WBOK Heads to College: Oldest Black Radio Station Opens New Studio at Xavier University | Local politics
Starting Friday, Louisiana’s oldest black-owned radio station, WBOK, will have a new home. The 70-year-old broadcast operation moved from its offices on Gentilly Boulevard, near the Fair Grounds racetrack, to the edge of the Xavier University campus in Louisiana. WBOK’s new headquarters at 909 Norman Francis Parkway will be indicated by the red WBOK 1230AM lighted sign from its old location.
Station general manager Schuyler Williams said that while WBOK is moving into new digs, the lineup will remain familiar – from early morning gospel music to the former Nova Scotia councilor’s lively talk show. Orleans Oliver “OT” Thomas, including news and commentary on sports calls in the afternoon and Pelicans basketball games at night.
It took almost a year, but a reinvented and reinvigorated WBOK-AM is ready to air.
WBOK’s role as a news, entertainment and opinion source with a black outlook will also continue, Williams said. But now the station will be positioned to help drive black radio into the future, introducing Xavier’s students to day-to-day broadcasting.
A functioning radio station requires the ability to improvise, Williams said, and prospective student interns will learn to “go with the flow.” As they gain technical experience, they will meet with city leaders, artists, writers and community members invited to the station. Over time, Williams said, students will begin to produce their own evening programming. Ideally, some of the station’s future interns will become influential broadcasters of the next generation.
“I can’t wait for them to come back to campus,” Williams said of the students, who are currently on summer vacation.
The WBOK offices will also serve as an art gallery, displaying work by faculty artists Xavier and others, Williams said. On opening day, the studio will feature paintings by Ron Bechet and Ayo Scott, as well as a striking yellow Mardi Gras Indian costume by Grand Chief Shaka Zulu.
The move to Xavier University is the latest step in WBOK’s long broadcasting history that dates back to 1951, when the station first aired on the air. Over the years, WBOK has evolved from a pop music platform to a gospel music source to a news-talk format. The station has long spoken to New Orleans’ black community, which has historically been under-represented in the media.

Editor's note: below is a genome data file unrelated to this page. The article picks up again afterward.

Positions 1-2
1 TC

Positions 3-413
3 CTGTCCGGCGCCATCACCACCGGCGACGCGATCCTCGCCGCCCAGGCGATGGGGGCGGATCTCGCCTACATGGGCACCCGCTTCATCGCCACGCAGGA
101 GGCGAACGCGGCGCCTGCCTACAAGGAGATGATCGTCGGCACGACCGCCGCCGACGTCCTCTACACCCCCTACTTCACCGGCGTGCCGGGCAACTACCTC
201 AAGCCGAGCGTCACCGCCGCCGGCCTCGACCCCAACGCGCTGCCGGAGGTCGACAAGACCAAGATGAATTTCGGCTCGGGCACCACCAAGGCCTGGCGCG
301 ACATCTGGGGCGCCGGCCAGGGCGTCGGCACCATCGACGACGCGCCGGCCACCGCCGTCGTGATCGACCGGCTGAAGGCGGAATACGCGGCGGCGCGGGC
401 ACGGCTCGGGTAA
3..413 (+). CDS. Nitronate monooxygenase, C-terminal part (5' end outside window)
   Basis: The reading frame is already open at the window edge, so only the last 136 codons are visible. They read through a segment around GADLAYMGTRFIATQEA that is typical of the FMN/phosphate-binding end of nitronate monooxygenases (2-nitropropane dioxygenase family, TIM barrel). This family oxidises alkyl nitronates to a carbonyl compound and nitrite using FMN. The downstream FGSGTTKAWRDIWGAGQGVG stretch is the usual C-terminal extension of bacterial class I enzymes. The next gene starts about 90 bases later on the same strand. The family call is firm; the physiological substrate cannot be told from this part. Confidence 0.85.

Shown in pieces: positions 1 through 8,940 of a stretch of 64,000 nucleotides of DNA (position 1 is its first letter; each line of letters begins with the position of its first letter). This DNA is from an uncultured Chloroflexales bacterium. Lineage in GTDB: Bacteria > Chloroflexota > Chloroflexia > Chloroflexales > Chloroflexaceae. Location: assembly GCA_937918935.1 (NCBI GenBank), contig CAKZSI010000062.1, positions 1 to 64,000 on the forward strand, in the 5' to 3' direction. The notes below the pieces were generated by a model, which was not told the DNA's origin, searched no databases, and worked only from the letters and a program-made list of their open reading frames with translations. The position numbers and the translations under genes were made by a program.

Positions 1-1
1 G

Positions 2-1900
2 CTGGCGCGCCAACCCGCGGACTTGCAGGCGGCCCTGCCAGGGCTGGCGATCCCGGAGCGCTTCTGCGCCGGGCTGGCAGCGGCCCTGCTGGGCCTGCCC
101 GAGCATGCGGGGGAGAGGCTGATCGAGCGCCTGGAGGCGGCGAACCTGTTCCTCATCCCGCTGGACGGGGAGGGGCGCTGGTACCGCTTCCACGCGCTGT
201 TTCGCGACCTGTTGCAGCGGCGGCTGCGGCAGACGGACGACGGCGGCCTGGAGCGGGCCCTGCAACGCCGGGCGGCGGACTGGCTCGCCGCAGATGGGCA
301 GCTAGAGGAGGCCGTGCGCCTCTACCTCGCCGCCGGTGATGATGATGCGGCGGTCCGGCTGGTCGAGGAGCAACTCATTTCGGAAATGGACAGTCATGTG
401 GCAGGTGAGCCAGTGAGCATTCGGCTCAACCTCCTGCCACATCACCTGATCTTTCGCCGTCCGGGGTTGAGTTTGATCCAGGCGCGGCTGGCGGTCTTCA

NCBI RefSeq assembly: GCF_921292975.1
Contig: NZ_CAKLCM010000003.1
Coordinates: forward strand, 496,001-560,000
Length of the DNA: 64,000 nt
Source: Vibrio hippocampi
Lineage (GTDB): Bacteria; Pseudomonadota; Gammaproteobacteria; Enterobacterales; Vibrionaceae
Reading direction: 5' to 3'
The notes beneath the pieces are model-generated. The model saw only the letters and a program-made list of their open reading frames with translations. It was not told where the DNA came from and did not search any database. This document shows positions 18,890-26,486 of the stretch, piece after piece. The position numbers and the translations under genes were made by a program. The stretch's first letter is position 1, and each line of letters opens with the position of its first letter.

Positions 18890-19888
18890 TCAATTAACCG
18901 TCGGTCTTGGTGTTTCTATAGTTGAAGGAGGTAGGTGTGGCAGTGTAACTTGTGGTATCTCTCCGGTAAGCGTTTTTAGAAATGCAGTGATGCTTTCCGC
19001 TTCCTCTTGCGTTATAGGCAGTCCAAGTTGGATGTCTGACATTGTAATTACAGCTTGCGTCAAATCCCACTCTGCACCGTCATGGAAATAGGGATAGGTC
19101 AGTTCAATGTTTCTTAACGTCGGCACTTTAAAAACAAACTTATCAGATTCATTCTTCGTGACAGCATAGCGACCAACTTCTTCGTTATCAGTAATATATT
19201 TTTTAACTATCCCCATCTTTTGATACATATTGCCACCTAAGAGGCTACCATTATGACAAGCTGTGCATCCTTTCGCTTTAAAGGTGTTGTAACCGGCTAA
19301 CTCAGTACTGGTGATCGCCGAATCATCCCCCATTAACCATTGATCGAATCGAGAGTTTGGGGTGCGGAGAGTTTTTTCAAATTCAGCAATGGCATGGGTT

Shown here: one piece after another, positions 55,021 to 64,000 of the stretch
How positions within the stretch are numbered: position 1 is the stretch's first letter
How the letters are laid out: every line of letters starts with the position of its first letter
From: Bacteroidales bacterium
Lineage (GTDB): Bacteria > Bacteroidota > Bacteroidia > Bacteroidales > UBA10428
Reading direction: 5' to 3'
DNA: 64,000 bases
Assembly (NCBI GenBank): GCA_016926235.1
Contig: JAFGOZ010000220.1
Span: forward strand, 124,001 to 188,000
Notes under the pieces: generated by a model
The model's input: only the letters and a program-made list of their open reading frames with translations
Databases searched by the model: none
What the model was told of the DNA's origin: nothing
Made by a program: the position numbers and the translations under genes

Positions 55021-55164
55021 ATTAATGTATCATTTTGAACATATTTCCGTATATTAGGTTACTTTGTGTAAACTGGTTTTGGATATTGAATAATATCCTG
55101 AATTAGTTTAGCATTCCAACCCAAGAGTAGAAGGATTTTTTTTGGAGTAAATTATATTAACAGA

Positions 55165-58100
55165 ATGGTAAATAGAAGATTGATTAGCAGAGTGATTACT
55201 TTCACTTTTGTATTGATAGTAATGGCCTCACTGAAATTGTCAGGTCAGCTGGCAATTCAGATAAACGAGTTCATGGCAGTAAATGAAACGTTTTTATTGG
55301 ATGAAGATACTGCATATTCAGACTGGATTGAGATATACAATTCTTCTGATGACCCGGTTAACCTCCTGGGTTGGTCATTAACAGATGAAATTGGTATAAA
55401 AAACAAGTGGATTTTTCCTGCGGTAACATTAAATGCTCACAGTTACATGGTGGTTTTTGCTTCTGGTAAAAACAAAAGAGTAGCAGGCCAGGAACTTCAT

“I don’t think the election was stolen. I think Trump was wrong.”
Hurricane Katrina damaged WBOK’s radio tower, and faulty sea walls allowed its Gentilly offices to flood in 2005, but that wasn’t the end of the station. In 2007, WBOK was bought by Californian businessman and New Orleans native Danny Bakewell through his Bakewell Media family. Soon it returned to the airwaves as a beacon of recovery-era political awareness, at a time when many black New Orleansians are still struggling to return to their damaged city.
In 2020, Bakewell sold WBOK to Equity Media, a company formed by acclaimed New Orleans-born actor Wendell Pierce and his partners Cleveland Spears III, Troy Henry and Jeff Thomas. At the time, Pierce cited the importance of WBOK in the civil rights era as the underlying reason why it was important to keep the station’s signal on the radio dial.
“That kind of legacy connection is why I wanted to be a part of WBOK,” Pierce said. “He has this great importance in the community, and we want to take him from the 20th century to the 21st century and carry on the tradition, and New Orleans is about tradition.”
Equity overhauled WBOK’s image with a new jingle from R&B maestro PJ Morton, a new website and some lineup changes. The partners immediately announced their intention to lease space from Xavier University and relocate the station to the new site.
Xavier University student media director Varion Laurent said he expects the station to provide a window into mass communication for both students interested in broadcasting and those entering the field. other professions, including politics.
“They will be able to see how politicians deal with hard-hitting issues,” he said.
WBOK’s paid interns will have a platform to “shape societal issues” from the perspective of their generation, Laurent said. This opportunity fits perfectly with the university’s mission to promote social justice.
A housewarming reception at the new studio premises, with representatives from WBOK and Xavier as well as city officials, will take place Friday from 11:00 a.m. to 1:00 p.m. An opening ceremony is scheduled for 12:30 p.m.
The heads of Canal Street commuters swiveled on Mardi Gras morning at the sight of a magnificent Indian Mardi Gras costume standing in place once oc …